Eventually, one can hope, the weather will change. The snow will thaw and the air will warm and some normalcy will return to venturing outside.
There is no telling when that will occur. The region still is digging out from a snowstorm last week that hit near-record proportions, and an ice storm followed by possible flooding is expected today or later this week. Yet while there is longing for a return to more comfortable temperatures and driving conditions, there also is hope that another result of the storm — renewed attention toward the plight of the homeless — will not abate.
The weather has brought forth much concern and numerous charitable acts toward those who live on the streets. In Vancouver, volunteers have reached out with gloves, coats, and blankets to provide warmth; and churches have opened their doors to provide shelter. As overnight temperatures have often dipped below 20 degrees, it has become unimaginable to think of a person sleeping in a doorway or in their car.
This reality has been particularly acute in Portland, where the homeless crisis dwarfs that of Clark County, and where four people reportedly have died of hypothermia since the storm hit last week. Media reports have indicated that at least two of those people were living on the streets while suffering from a mental health crisis.
The extreme weather and resulting concern for homeless people reiterates the unbreakable link between homelessness and mental health. Washington’s mental health system has been troubled for some time, and a lack of adequate care not only contributes to a growing homeless population but increases the level of risk faced by that population. Somebody undergoing a psychotic episode is unlikely to seek assistance or shelter when weather conditions go from uncomfortable to dangerous. Severe mental illness also often is accompanied by substance abuse — another factor that can prevent somebody from seeking help.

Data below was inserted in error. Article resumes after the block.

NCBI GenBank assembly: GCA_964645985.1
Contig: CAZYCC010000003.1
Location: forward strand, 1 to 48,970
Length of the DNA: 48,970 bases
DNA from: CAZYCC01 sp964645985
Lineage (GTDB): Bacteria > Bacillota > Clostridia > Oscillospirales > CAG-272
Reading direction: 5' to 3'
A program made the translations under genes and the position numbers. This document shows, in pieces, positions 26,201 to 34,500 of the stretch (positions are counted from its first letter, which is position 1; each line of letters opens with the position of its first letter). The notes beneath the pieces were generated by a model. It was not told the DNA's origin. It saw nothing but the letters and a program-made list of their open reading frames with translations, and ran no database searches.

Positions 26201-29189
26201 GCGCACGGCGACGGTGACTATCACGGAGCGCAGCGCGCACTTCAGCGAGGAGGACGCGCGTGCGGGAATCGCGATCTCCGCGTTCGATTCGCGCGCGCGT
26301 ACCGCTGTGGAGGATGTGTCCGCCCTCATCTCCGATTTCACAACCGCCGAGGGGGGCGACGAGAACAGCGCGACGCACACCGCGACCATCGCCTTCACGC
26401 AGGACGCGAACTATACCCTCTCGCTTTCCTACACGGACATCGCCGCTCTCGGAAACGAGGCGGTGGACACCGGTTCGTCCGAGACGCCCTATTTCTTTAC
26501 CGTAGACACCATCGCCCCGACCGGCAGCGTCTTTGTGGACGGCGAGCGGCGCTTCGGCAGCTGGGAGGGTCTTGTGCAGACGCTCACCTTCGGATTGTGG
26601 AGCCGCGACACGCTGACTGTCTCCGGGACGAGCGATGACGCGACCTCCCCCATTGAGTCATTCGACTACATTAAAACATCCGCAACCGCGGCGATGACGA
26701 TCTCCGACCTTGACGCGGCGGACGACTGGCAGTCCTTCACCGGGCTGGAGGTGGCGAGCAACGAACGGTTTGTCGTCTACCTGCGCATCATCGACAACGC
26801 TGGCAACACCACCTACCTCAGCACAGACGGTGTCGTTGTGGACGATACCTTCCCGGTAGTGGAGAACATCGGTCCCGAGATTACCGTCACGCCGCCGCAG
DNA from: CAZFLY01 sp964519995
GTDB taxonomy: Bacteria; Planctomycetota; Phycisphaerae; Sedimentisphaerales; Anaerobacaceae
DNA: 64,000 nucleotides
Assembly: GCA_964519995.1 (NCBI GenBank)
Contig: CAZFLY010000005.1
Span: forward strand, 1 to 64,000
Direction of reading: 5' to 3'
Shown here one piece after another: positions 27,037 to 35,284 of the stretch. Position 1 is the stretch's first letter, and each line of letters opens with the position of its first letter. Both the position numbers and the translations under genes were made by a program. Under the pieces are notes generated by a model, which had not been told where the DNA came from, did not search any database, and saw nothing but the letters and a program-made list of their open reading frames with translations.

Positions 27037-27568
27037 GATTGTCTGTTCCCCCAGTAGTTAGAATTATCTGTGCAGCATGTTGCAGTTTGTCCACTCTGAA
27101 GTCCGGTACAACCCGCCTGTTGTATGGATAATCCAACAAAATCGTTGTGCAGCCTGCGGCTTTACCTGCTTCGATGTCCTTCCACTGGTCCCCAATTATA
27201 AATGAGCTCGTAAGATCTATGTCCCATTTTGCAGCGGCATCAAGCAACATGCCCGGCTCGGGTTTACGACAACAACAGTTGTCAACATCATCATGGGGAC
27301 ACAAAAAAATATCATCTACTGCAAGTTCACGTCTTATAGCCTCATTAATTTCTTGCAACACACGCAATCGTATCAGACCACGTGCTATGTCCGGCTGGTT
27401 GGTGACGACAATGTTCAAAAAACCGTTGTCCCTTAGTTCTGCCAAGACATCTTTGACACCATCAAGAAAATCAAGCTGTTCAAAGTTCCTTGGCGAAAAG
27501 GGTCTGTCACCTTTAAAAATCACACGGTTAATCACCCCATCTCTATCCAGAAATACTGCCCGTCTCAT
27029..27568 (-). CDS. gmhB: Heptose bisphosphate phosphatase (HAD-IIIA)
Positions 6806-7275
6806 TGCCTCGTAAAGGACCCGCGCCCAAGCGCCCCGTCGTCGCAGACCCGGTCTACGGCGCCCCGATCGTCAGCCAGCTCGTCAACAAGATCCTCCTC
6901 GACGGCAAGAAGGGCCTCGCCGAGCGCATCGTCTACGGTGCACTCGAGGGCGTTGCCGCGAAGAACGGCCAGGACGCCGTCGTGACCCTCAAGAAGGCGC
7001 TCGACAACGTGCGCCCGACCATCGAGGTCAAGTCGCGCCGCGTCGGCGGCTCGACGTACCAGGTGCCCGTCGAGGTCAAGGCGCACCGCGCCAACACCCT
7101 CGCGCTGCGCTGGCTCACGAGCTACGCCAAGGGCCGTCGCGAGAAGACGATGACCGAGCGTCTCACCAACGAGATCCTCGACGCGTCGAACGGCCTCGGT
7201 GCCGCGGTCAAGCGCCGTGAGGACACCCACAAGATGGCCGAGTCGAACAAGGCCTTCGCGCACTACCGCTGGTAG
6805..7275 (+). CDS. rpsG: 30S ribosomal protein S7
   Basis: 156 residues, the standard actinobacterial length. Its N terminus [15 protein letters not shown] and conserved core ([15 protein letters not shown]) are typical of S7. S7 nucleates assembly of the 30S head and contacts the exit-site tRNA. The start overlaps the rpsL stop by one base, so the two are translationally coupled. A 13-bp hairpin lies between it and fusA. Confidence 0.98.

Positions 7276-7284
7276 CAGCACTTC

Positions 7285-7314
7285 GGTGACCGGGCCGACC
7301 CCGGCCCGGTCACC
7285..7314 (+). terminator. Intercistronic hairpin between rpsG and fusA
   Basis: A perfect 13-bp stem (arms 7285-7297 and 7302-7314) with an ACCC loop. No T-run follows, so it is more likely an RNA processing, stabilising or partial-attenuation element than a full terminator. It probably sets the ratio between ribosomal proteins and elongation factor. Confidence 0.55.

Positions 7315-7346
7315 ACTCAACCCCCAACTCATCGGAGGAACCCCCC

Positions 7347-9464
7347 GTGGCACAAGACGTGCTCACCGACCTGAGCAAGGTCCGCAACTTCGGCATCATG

Bolstering mental health triage and expanding access to facilities can help mitigate the epidemic of homelessness throughout the community, and that will require attention from the Legislature during its current session. Washington’s mental health system is failing residents, and that calls for leadership from Gov. Jay Inslee and ideas from lawmakers.
Meanwhile, it also calls for attention from other citizens. The outpouring of assistance for the homeless has been born of empathy and an understanding for the dangers presented by the weather, but it is not a concern that should disappear when the weather warms. The immediate danger eventually will lessen, but warmer temperatures will not eliminate a troublesome societal issue.
Human nature often leads us to ignore those in crisis or to think that it is somebody else’s problem. But dealing with an issue calls for action; if you witness somebody facing an immediate crisis, call 911; for less immediate concerns, the crisis line of the local office for the National Alliance of Mental Illness is 800-626-8137.
While winter storms have increased interest in the issues facing homeless citizens, they also have served as a reminder that those issues don’t go away when the weather warms. And that calls upon each of us to assist those who are in crisis.